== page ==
Thatcher campaigning in favour of the EEC
Thatcher campaigning in favour of the EEC
P. Floyd via Getty Images

Truss also sided with other Thatcherite MPs, Kwasi Kwarteng, Priti Patel and Dominic Raab, to co-author the Britannia Unchained book in 2012, which takes aim at British “idlers”. Thatcher was a keen advocate for individualism, after all – and significantly less interested in the welfare state.

Truss has promised to “start cutting taxes from day one”, cutting back on April’s rise in national insurance and vowing to keep “corporation tax competitive” as the UK faces an alarming inflation rate.

When she was first elected, Thatcher had to grapple with double-digit inflation. She subsequently reduced income tax, deregulated the financial industry and privatised state owned assets.

Truss is therefore more in line with Thatcher’s policies in this area than her opponent, Sunak, who wants to avoid cutting taxes until inflation is under control.

The cabinet minister also wants to drop “Stalinist” housing targets in favour of tax cuts and deregulation – Thatcher was similarly opposed to social housing, and encouraged home ownership.

Truss supports the controversial Rwanda asylum policy, too. Thatcher was opposed to immigration in the UK before her time in No.10 too, saying in 1978 that it must end.

However, Truss wants to increase defence spending to 3% of GDP by 2030, and strengthen intelligence service, while Thatcher wanted to reduce defence spending and focus on Nato.

Truss has vowed to stick by the net zero emission pledge by 2050, but wants to pause green levies on domestic energy bills.

Thatcher actually brought “green” policies to the mainstream in the 80s, although it was her successor John Major who signed up to key climate agreements.

But does Truss consider herself Thatcher’s heir?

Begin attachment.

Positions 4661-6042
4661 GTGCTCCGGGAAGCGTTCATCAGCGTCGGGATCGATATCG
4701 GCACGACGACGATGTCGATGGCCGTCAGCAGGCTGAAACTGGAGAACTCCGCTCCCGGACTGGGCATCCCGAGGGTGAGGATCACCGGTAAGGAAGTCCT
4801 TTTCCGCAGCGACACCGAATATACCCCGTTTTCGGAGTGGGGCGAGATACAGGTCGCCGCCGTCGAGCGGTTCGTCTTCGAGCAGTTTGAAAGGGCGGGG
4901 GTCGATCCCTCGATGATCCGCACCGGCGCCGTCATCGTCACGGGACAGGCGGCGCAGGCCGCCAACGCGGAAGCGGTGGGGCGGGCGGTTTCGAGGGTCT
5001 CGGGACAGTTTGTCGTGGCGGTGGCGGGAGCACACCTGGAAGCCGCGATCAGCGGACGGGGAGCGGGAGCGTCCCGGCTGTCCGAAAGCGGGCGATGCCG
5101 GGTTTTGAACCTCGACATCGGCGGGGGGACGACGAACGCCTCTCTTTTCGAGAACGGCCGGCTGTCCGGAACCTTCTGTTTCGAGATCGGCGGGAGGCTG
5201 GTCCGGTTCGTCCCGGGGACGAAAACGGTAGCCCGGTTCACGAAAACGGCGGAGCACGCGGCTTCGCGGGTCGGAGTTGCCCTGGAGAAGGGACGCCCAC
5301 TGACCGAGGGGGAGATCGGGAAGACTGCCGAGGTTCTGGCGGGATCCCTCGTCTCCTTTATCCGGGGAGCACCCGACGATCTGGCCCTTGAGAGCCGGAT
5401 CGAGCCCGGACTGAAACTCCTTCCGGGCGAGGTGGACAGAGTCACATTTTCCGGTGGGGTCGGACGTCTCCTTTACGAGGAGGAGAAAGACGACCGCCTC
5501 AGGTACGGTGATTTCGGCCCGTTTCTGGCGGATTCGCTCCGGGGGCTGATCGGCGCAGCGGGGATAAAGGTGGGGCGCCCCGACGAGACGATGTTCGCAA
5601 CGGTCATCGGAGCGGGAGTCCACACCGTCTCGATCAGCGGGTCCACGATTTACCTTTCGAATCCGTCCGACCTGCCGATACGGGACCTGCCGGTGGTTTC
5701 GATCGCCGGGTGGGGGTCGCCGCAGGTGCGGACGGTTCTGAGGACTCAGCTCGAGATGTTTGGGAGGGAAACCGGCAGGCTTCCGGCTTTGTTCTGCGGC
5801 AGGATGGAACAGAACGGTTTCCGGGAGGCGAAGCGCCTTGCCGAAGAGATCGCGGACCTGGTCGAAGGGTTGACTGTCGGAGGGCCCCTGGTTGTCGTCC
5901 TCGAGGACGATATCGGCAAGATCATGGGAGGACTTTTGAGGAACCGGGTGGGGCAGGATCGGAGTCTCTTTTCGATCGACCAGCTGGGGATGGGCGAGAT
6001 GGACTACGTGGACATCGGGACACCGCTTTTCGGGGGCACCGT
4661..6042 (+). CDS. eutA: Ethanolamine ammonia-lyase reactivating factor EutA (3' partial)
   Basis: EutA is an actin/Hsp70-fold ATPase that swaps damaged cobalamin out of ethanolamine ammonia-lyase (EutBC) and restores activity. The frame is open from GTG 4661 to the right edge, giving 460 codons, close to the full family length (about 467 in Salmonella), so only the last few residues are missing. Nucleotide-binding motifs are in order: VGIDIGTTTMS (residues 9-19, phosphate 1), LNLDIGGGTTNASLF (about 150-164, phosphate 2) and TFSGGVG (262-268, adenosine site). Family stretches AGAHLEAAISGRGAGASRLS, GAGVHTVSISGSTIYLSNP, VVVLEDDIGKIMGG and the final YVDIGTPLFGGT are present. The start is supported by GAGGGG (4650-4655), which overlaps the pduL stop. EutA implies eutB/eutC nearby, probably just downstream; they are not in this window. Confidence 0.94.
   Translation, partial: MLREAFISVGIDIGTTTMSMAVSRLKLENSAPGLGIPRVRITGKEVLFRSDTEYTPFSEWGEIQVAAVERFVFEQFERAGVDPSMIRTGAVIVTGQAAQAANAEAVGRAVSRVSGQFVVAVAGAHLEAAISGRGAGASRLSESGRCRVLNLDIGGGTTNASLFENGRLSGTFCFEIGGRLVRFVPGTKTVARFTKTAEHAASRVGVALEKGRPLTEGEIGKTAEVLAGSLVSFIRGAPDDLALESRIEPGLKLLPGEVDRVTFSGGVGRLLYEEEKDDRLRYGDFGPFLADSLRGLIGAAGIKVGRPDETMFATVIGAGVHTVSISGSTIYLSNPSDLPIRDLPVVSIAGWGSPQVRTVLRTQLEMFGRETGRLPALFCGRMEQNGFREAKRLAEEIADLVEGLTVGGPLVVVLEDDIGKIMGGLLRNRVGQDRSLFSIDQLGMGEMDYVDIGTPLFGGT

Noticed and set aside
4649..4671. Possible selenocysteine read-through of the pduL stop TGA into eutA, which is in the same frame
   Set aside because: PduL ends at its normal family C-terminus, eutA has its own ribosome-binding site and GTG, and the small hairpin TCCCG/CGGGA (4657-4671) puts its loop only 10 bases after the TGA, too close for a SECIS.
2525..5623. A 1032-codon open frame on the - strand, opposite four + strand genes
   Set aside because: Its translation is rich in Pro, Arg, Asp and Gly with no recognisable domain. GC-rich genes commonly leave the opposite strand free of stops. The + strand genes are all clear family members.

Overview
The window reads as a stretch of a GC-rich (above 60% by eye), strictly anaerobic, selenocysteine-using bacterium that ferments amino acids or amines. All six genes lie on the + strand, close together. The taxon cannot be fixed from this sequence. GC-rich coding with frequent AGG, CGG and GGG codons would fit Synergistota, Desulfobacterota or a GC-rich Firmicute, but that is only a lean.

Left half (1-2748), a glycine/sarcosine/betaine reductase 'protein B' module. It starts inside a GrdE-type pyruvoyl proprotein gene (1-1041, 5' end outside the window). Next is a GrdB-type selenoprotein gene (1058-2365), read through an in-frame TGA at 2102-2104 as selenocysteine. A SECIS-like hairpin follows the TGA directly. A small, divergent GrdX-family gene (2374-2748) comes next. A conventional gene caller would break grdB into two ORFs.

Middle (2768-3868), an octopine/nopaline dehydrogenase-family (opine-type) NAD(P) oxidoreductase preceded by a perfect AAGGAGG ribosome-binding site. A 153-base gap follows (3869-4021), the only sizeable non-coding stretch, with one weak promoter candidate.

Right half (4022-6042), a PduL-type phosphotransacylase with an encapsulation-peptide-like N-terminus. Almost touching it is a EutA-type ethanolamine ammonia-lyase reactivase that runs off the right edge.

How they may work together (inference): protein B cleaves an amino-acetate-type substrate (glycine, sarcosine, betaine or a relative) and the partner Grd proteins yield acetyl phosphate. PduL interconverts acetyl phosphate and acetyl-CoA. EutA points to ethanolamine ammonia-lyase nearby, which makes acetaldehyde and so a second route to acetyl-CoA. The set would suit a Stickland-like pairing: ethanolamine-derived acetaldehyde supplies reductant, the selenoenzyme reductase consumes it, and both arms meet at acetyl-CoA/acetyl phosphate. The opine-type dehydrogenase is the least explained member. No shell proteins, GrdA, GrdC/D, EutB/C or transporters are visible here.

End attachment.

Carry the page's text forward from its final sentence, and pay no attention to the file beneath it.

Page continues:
No – at least, not publicly.

Truss told BBC Radio 4′s Today programme that she did not “accept” claims she modelled herself on Thatcher, adding: “I am my own person. I’m from a very different background, I grew up in Yorkshire, I went to a comprehensive school.

“I’m someone who has worked all my life to get things done, and that’s what I want to do in the job.”

For comparison, Thatcher went to a grammar school on a scholarship and came from Lincolnshire.

Thatcher did go on to study Chemistry, although both Truss and Sunak studied PPE – although all three went to Oxford University.

“It is quite frustrating that female politicians always get compared to Margaret Thatcher while male politicians don’t get compared to Ted Heath,” Truss told GB News.

Sunak on the other hand has tried to deliberate draw comparisons with the Iron Lady. He said he would “govern as a Thatcherite” and has repeatedly referenced the former Tory leader in his campaign.

Keen Sunak supporter Robert Jenrick even tried to cut down on the comparisons between Truss and Thatcher on Thursday, telling the Today programme: “It is antithesis of Thatcherism to be going around making unfunded tax pledges merely to win a leadership contest.”